Prairie Flora Feature: Prairie Crocus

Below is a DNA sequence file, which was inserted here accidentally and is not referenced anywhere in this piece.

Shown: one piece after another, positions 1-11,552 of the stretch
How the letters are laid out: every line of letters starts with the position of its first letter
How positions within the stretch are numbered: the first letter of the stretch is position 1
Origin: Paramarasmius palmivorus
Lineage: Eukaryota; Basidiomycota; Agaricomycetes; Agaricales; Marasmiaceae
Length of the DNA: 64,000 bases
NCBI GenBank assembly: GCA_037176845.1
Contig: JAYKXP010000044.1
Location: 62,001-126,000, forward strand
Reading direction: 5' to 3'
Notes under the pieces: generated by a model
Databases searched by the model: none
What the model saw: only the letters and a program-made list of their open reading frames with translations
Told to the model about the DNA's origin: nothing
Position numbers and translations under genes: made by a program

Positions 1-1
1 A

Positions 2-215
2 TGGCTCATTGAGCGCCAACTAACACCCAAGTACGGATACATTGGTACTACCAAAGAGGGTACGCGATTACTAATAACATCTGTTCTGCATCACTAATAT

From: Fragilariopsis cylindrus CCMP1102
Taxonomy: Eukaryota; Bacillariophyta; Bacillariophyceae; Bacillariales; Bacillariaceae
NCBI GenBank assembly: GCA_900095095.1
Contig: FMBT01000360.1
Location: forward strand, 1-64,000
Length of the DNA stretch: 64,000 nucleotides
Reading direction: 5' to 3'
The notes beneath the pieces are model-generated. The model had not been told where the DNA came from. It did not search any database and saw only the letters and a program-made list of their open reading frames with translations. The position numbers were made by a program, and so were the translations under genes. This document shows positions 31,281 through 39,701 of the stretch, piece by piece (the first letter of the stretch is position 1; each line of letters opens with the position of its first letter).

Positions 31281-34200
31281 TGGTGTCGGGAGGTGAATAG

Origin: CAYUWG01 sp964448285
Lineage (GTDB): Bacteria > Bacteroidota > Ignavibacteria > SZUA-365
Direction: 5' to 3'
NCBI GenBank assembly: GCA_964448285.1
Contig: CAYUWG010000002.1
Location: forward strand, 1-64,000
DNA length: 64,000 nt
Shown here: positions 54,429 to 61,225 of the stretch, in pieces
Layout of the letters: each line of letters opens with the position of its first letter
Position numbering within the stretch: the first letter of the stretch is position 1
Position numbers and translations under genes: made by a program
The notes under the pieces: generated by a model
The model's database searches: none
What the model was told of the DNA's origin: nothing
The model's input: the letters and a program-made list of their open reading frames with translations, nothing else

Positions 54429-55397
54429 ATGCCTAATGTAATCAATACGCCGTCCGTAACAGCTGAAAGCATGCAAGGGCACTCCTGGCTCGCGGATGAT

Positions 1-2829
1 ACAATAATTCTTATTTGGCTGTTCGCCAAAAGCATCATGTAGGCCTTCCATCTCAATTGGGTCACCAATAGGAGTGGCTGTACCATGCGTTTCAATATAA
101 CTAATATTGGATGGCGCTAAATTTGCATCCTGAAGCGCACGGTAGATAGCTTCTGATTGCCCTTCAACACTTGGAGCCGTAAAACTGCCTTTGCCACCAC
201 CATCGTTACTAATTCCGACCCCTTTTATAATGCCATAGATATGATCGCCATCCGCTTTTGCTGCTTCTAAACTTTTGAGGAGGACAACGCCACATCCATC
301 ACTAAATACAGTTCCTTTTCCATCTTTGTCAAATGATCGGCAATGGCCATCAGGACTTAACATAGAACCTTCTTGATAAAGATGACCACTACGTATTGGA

Today’s featured prairie plant is Anemone patens also known as Prairie Crocus, Crocus Anemone, Pasque Flower or Prairie Smoke. It is best known for being the first flower to bloom following winter, often before complete snowmelt has occurred, signalling the start of spring on the prairies. This long-lived perennial flower is native to Canada and grows on open prairies, along hillsides, roadsides, dry grasslands and open woods. This versatile plant is adapted to grow in well-drained, sandy soils with low nutrient content and in locations that receive lots of sunlight. It is also known to grow in areas that have been disturbed or in areas where the topsoil had been removed.Prairie Crocus boasts large pale blue to purple, saucer-shaped, petals with fuzzy, yellow stamens in the centre. Their beautiful mauve-coloured petals of the flower bloom early as a strategy to avoid growing and competing with other summer flowers, also avoiding the extreme summer heat, by having its seeds ripening and germinating early before going dormant for the winter, by mid-July. Photo by Alyssa Vibert – Saskatoon, SaskatchewanPrairie Smoke, when growing in abundance, is often indicative of an over-grazed landscape. Despite its use as an indicator species for environmental conditions, the pasqueflower is not beneficial to wildlife as a food source. The tiny hairs on the plant are known to cause gastrointestinal irritation in livestock and have no nutritional value for wildlife with their low palatability and mild toxicity.  While not of use to wildlife, Prairie Crocus is very important to Indigenous communities for its importance in traditional medicine. Its leaves, when fresh, have been used for relief in cases of rheumatism and neuralgia, and when crushed have been used for poultices. The crushed leaves have also been used to ease headaches and liquid extracted for use with pulmonary complications. Did you know:The saucer shape of the Prairie Crocus’ petals, paired with the shininess of its petals, creates a reflection that causes energy to bounce between the stamens and pistils of the flower, warming the inside of the flower up to 10 degrees warmer than the temperature of its environment!Single Prairie Crocus by Alyssa Vibert – Saskatoon, SaskatchewanResources:Flora of the Canadian Arctic Archipelago – Anemone patens (L.) Mill. var. multifida Pritz. ( Name: Rosa acicularis Lindl ( of the Prairie Crocus (Anemone patens) (